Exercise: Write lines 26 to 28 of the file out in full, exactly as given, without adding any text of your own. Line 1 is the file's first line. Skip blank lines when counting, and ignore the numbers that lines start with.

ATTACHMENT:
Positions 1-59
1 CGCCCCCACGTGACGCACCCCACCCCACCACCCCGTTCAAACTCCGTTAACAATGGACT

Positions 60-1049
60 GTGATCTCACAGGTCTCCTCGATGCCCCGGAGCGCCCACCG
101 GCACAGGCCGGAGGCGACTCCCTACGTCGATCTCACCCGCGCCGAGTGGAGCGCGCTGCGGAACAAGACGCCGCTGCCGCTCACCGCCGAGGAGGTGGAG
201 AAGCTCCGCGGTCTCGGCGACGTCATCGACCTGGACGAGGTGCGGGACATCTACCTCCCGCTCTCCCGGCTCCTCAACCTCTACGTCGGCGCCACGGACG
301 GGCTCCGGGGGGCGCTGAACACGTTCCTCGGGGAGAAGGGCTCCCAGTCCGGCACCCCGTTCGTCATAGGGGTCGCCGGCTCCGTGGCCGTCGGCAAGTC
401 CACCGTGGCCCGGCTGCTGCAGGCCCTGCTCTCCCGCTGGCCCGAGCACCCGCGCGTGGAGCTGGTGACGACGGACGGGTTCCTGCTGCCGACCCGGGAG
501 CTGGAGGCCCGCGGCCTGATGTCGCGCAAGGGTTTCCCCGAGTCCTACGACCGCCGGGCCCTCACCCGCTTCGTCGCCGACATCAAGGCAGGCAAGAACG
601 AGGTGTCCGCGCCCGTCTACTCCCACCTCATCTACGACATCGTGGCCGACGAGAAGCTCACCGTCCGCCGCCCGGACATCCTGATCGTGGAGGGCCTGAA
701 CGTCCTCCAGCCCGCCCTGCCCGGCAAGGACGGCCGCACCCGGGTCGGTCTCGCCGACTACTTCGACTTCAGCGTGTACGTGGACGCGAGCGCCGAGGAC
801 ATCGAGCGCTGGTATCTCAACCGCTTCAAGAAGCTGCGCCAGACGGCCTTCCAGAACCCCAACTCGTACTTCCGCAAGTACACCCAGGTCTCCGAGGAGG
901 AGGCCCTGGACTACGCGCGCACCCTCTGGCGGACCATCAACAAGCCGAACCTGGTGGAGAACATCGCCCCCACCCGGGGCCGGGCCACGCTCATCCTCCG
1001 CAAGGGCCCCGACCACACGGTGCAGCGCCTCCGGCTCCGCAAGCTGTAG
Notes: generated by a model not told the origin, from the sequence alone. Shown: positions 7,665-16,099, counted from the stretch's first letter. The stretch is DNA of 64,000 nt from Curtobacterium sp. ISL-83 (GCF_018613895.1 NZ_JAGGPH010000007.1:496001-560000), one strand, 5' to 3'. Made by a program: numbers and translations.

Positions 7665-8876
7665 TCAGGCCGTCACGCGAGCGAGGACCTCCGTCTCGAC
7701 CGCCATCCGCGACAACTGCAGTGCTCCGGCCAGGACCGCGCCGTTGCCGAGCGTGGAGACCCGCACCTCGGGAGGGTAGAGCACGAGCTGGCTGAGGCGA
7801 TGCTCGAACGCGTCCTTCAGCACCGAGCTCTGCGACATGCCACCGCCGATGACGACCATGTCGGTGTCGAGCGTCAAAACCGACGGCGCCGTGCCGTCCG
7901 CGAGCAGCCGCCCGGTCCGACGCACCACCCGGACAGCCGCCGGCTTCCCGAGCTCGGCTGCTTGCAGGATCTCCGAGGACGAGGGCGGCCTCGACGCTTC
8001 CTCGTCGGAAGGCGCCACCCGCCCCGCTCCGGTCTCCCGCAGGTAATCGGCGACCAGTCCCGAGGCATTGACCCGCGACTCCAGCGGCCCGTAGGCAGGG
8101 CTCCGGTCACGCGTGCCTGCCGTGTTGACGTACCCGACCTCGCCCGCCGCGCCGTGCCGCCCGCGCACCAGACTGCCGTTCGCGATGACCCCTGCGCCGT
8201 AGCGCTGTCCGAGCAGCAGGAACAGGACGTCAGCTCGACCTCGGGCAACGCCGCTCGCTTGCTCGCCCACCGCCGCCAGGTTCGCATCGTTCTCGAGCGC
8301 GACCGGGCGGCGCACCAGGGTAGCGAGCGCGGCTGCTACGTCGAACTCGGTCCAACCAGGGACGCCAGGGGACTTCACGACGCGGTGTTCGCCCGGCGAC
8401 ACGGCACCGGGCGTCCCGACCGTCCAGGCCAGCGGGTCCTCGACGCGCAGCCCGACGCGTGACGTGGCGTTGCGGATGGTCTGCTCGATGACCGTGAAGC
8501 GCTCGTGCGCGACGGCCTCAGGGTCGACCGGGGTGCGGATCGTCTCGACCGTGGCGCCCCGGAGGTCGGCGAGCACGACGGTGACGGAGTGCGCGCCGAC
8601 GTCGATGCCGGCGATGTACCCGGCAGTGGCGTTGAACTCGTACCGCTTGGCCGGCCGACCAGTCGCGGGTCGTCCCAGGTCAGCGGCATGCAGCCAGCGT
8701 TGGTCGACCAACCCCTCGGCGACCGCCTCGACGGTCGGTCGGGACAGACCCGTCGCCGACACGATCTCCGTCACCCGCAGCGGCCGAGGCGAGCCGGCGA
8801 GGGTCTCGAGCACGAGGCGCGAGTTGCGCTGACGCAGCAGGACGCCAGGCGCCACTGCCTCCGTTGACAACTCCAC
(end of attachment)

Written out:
8501 GCTCGTGCGCGACGGCCTCAGGGTCGACCGGGGTGCGGATCGTCTCGACCGTGGCGCCCCGGAGGTCGGCGAGCACGACGGTGACGGAGTGCGCGCCGAC
8601 GTCGATGCCGGCGATGTACCCGGCAGTGGCGTTGAACTCGTACCGCTTGGCCGGCCGACCAGTCGCGGGTCGTCCCAGGTCAGCGGCATGCAGCCAGCGT
8701 TGGTCGACCAACCCCTCGGCGACCGCCTCGACGGTCGGTCGGGACAGACCCGTCGCCGACACGATCTCCGTCACCCGCAGCGGCCGAGGCGAGCCGGCGA